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Thursday, December 14, 2006

The company is Black Coral. CEO Doug Duncan is also its main funder - to the tune of $1 million. The company has ten employees and focusses on collaborative mapping solutions especially for the military/defense use. I met the company at GEOINT a few years back. In addition to implementations in Canada, the company has technology in the U.S. Department of Defence Foreign Comparative Test program.

- Ottawa Business Journal

by Adena Schutzberg on 12/14 at 08:46 AM | Comments | Bookmark and Share

iFIND, a project of the SENSEable City Laboratory at the Massachusetts Institute of Technology uses Wi-Fi locating but with a twist. Instead of allowing the location to be shared via a network, where ideally, the owner of that network can keep it for whatever purpose, the system uses peer-to-peer connections to share location information. That way, the network and the folks behind it, never have access to it. Moreover, the information that is “ok’d” to be shared with friends is encrypted.

Carlo Ratti, director of the lab notes the project’s uniqueness.

Nobody is looking at this approach. The present trend in the industry is toward collecting data. This gives control back to the individual. . . . It’s you who are calculating your location, and it’s you deciding when to make it public and to whom.

I have to admit, this seems so simple! Of course MIT folks are likely to use it for geeky things like scavenger hunts and games, but it has real promise in the real world.

- Boston Globe

by Adena Schutzberg on 12/14 at 08:34 AM | Comments | Bookmark and Share

When I wrote about what I learned at the Tele Atlas Partner Conference last month I noted the regular discussion of how we’d soon “dock” our PDA/phone/nav device in the car and fire up a big screen and good sound. C|NET is running a series of articles on technology and safety (after the loss of editor James Kim). Today’s focuses on navigation and related tools. This vision of docking from Volvo was interesting:

More futuristic is a Volvo safety concept car that includes a dock for a small personal digital assistant. Drivers can load routing information or personal medical records into the PDA, and then dock it in the car so it can be uploaded and accessible to an emergency medical technician in the event of an accident. That technology could be five years down the road, according to Dan Johnston, a spokesman for Volvo.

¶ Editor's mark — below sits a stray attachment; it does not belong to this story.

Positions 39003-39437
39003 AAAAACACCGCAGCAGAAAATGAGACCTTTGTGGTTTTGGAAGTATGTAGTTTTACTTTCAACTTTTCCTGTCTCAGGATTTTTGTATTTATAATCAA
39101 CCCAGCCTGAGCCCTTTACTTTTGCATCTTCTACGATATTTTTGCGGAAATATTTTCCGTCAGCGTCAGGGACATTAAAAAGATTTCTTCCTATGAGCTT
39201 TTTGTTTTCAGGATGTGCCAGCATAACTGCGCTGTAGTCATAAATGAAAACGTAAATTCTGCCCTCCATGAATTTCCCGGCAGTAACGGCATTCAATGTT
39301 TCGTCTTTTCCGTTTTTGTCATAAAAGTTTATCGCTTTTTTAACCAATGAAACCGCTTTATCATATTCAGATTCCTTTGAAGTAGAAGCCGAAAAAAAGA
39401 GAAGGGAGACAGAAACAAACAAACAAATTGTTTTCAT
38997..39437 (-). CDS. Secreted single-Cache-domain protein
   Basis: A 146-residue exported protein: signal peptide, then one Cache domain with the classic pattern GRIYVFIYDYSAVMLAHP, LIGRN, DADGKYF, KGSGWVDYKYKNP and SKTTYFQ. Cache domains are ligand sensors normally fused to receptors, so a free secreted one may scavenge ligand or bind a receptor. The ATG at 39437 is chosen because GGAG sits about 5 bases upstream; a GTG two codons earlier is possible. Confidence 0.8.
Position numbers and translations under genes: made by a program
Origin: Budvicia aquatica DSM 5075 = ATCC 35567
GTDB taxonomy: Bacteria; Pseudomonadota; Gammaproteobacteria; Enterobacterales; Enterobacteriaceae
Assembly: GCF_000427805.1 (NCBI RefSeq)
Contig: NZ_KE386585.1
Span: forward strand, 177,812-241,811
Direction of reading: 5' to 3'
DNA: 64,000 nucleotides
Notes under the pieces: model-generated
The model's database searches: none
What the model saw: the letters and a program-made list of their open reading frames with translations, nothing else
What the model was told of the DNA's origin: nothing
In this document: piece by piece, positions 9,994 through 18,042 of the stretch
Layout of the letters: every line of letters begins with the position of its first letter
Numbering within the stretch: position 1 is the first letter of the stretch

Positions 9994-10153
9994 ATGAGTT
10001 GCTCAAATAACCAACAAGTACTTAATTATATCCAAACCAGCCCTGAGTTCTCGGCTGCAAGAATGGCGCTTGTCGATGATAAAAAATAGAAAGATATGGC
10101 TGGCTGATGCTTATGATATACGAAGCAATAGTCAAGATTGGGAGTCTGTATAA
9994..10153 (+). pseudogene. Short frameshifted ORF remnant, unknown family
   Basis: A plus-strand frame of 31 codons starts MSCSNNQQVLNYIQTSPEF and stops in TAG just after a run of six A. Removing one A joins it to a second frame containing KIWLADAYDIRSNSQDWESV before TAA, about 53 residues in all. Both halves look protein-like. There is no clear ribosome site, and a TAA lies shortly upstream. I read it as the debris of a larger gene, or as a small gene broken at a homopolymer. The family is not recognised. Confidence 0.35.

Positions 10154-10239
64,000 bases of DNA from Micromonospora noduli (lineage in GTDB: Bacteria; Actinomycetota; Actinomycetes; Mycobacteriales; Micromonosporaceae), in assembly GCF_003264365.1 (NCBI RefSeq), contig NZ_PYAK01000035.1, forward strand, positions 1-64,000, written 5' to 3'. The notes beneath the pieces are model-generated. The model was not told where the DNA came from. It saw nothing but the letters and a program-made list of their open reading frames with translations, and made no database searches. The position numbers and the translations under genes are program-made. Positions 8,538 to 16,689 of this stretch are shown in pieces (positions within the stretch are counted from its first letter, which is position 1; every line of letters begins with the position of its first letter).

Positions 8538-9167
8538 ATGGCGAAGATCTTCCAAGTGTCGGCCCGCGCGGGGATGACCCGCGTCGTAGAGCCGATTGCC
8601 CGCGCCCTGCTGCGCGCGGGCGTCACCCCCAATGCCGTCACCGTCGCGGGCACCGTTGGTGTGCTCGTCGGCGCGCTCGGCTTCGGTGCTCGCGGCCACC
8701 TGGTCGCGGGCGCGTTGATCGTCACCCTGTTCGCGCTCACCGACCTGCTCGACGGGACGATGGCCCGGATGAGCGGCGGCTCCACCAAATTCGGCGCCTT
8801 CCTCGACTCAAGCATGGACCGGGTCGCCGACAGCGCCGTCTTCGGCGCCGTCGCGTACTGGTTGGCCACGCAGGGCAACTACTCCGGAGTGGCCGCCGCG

by Adena Schutzberg on 12/14 at 08:24 AM | Comments | Bookmark and Share

Sven Rönnbäck of Luleå University of Technology in Sweden has developed a wheelchair that can be manually operated or driven remotely. It’s new feature is the ability to find safe paths and to map them for future use. The chair, called the MICA­-Mobile Internet Connected Assistant, can be steered using head-mounted tool, and can take direction, but use its smarts (sensors) to find a safe way via open spaces. Says the inventor:

MICA is connected to the Internet and can be remote controlled or driven manually, but can also navigate on its own. The new navigation method is used to find possible routes for the wheelchair, past various obstacles, for instance. A distance-metering sensor is used to discover the surfaces that are available to the wheelchair, and the technology can also be used to ensure that the wheelchair is being used in a safe manner.

- Innovations Report (Germany)


by Adena Schutzberg on 12/14 at 07:48 AM | Comments | Bookmark and Share

A press release from Gaming Solutions International touts a new Flash map on which offers up “real-time” information on lottery results in the U.S. and Canada.

My issue is that I must mouse-over a state/province to determine whether its a powerball, megamillions, state lottery, or Canadian Lottery geography. (Grayed out states have no lottery, I guess.) Why? Why not offer a thematic map to begin with? Is it less interactive? Perhaps, but it provides information more directly…

by Adena Schutzberg on 12/14 at 07:41 AM | Comments | Bookmark and Share
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